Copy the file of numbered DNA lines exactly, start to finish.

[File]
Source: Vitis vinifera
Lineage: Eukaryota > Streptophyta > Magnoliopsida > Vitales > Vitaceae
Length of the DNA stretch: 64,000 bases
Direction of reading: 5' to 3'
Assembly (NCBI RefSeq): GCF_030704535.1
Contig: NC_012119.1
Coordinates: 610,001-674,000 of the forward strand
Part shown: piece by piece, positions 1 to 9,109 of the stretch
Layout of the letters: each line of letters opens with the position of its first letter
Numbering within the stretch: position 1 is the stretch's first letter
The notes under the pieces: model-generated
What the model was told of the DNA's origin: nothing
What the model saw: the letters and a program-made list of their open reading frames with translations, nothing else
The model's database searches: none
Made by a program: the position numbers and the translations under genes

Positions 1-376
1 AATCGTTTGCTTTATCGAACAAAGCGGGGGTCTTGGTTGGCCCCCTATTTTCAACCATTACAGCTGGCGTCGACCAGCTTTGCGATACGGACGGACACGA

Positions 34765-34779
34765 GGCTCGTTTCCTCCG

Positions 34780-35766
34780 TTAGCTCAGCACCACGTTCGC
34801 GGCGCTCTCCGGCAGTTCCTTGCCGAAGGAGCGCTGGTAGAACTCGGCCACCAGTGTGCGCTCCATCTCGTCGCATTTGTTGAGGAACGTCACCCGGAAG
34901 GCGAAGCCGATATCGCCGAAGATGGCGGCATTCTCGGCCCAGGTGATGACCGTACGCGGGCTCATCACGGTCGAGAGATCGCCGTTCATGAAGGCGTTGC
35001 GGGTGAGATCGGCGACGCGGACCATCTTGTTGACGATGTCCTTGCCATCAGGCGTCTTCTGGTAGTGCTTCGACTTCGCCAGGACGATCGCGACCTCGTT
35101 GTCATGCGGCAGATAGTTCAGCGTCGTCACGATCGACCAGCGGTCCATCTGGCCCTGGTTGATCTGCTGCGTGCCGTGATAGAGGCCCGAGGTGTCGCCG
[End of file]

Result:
Source: Vitis vinifera
Lineage: Eukaryota > Streptophyta > Magnoliopsida > Vitales > Vitaceae
Length of the DNA stretch: 64,000 bases
Direction of reading: 5' to 3'
Assembly (NCBI RefSeq): GCF_030704535.1
Contig: NC_012119.1
Coordinates: 610,001-674,000 of the forward strand
Part shown: piece by piece, positions 1 to 9,109 of the stretch
Layout of the letters: each line of letters opens with the position of its first letter
Numbering within the stretch: position 1 is the stretch's first letter
The notes under the pieces: model-generated
What the model was told of the DNA's origin: nothing
What the model saw: the letters and a program-made list of their open reading frames with translations, nothing else
The model's database searches: none
Made by a program: the position numbers and the translations under genes

Positions 1-376
1 AATCGTTTGCTTTATCGAACAAAGCGGGGGTCTTGGTTGGCCCCCTATTTTCAACCATTACAGCTGGCGTCGACCAGCTTTGCGATACGGACGGACACGA

Positions 34765-34779
34765 GGCTCGTTTCCTCCG

Positions 34780-35766
34780 TTAGCTCAGCACCACGTTCGC
34801 GGCGCTCTCCGGCAGTTCCTTGCCGAAGGAGCGCTGGTAGAACTCGGCCACCAGTGTGCGCTCCATCTCGTCGCATTTGTTGAGGAACGTCACCCGGAAG
34901 GCGAAGCCGATATCGCCGAAGATGGCGGCATTCTCGGCCCAGGTGATGACCGTACGCGGGCTCATCACGGTCGAGAGATCGCCGTTCATGAAGGCGTTGC
35001 GGGTGAGATCGGCGACGCGGACCATCTTGTTGACGATGTCCTTGCCATCAGGCGTCTTCTGGTAGTGCTTCGACTTCGCCAGGACGATCGCGACCTCGTT
35101 GTCATGCGGCAGATAGTTCAGCGTCGTCACGATCGACCAGCGGTCCATCTGGCCCTGGTTGATCTGCTGCGTGCCGTGATAGAGGCCCGAGGTGTCGCCG